Cryoglobulinemic vasculitis is a rare and frequently fatal type of myocarditis. Cardiac manifestations in type 1 cryoglobulinemic vasculitis have never been reported to our knowledge. We report a rare case of type 1 cryoglobulinemic vasculitis with cardiac involvement in a patient who experienced progressive heart failure during the diagnosis. The diagnosis was made by the presence of cryoglobulins and endomyocardial biopsy results. After bortezomib-containing treatments, plasma cryoglobulin levels returned to normal, and the patient's clinical condition gradually improved...
December 28, 2017: Canadian Journal of Cardiology
Rita Moretti, Paola Caruso, Matteo Dal Ben, Silvia Gazzin, Claudio Tiribelli
BACKGROUND: Peripheral neuropathy is one most common, limiting and invalidating neurological symptom in subjects with hepatitis C virus and mixed cryoglobulinemia. Notably, the medical therapy proposed to eradicate HCV, can frequently exacerbate the painful neuropathy. Therefore, neuropathy therapies are insufficient and inadequate, and comprise immunosuppressive drugs, such as steroid or cyclosporine, intravenous immunoglobulin or plasma exchange. These have shown variable success in case reports, with a presumably temporary effect, but with major side effects...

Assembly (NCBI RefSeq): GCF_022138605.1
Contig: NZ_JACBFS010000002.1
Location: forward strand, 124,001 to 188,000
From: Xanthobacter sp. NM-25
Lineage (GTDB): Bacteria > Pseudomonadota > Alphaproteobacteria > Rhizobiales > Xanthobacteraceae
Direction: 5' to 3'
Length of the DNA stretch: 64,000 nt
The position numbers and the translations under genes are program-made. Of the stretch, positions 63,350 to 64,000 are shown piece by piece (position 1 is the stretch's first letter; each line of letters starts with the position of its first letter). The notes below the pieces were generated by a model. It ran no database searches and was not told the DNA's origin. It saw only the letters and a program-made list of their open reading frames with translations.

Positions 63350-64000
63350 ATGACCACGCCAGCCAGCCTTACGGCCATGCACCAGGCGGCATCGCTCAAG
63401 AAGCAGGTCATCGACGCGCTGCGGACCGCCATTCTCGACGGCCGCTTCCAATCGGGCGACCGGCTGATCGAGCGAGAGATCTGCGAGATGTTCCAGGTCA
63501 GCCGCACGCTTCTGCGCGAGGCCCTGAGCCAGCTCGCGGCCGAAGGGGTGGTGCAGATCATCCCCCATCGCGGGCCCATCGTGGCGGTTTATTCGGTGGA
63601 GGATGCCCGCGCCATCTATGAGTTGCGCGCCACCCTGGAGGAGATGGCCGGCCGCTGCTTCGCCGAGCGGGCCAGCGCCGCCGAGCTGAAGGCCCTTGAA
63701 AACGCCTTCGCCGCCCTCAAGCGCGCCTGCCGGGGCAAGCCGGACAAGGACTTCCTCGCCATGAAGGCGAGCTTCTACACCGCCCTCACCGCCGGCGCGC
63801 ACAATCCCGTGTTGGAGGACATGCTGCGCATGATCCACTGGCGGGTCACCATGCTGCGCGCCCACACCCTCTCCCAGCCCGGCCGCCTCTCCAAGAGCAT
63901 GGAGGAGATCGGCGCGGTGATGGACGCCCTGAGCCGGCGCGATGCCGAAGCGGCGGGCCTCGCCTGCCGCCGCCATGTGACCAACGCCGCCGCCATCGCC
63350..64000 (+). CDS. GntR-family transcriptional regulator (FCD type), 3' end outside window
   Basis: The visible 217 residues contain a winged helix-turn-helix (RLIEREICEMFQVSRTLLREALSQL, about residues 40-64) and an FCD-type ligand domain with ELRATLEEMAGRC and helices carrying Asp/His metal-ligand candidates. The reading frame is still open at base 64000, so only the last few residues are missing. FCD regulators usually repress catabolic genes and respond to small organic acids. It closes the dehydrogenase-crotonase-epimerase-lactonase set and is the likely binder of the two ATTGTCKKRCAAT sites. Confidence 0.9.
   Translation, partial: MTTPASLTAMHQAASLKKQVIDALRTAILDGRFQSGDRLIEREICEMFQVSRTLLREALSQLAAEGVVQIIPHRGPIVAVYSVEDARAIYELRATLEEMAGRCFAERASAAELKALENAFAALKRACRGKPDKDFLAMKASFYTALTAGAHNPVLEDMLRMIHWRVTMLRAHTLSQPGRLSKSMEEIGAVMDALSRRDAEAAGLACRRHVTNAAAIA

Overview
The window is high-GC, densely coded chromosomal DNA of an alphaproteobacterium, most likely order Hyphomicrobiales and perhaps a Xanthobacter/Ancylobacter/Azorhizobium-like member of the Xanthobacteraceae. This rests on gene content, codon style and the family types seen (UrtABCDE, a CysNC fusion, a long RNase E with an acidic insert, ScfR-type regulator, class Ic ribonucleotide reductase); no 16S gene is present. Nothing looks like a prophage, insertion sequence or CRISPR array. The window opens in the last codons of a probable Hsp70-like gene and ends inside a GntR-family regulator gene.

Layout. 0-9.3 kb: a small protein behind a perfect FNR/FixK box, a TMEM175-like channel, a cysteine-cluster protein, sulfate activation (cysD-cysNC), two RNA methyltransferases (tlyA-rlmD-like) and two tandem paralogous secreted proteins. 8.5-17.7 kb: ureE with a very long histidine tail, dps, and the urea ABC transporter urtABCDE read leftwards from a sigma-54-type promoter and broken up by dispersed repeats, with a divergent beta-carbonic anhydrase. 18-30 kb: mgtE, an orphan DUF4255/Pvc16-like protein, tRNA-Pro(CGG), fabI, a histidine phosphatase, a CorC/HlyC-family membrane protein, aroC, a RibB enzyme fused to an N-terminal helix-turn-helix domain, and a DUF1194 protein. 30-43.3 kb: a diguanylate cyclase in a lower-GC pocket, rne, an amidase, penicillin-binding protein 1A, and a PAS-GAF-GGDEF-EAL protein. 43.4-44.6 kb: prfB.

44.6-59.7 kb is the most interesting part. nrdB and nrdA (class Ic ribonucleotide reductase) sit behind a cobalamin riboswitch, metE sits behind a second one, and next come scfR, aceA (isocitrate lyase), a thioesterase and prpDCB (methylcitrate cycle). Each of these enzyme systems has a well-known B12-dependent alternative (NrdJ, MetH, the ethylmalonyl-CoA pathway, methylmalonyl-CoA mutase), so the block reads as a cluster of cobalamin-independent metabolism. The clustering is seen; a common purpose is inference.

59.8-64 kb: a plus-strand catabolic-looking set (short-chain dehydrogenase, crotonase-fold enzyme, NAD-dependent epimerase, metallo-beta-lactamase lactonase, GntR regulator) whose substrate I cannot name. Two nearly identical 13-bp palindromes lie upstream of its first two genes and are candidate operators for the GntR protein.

January 25, 2018: BMC Gastroenterology
Nicole A Sitkin, Ethan Bernstein, Mark A Perazella
Classical polyarteritis nodosa (PAN) is a necrotizing arteritis affecting medium-sized vessels. A 73-year-old gentleman who presented with progressive anemia and scant hemoptysis developed acute kidney injury over the course of hospital admission. Kidney biopsy was initially interpreted as consistent with cephalosporin-associated acute interstitial nephritis (AIN) and acute tubular injury (ATI). After oral prednisone (5 days), the patient was discharged with improving serum creatinine. Two days later, he presented with diffuse alveolar hemorrhage...
November 22, 2017: Clinical Nephrology
Kabeerdoss Jayakanthan, And Nikhil Gupta, John Mathew, Raheesh Ravindran, Gowri Mahasampth, Debashish Danda
Objective: Anti-C1q antibodies (Anti-C1q Ab) are seen in hypocomplementemic urticarial vasculitis syndrome (HUVS), infection-associated vasculitis such as hepatitis C virus-related vasculitis and in autoimmune diseases such as rheumatoid vasculitis, polyarteritis nodosa, giant cell arteritis, vascular Behcet's disease, and cryoglobulin associated vasculitis. Aim of this study is to evaluate the presence of Anti-C1q Ab in vasculitis and to determine if any difference exists between primary and secondary vasculitis in relation to this antibody...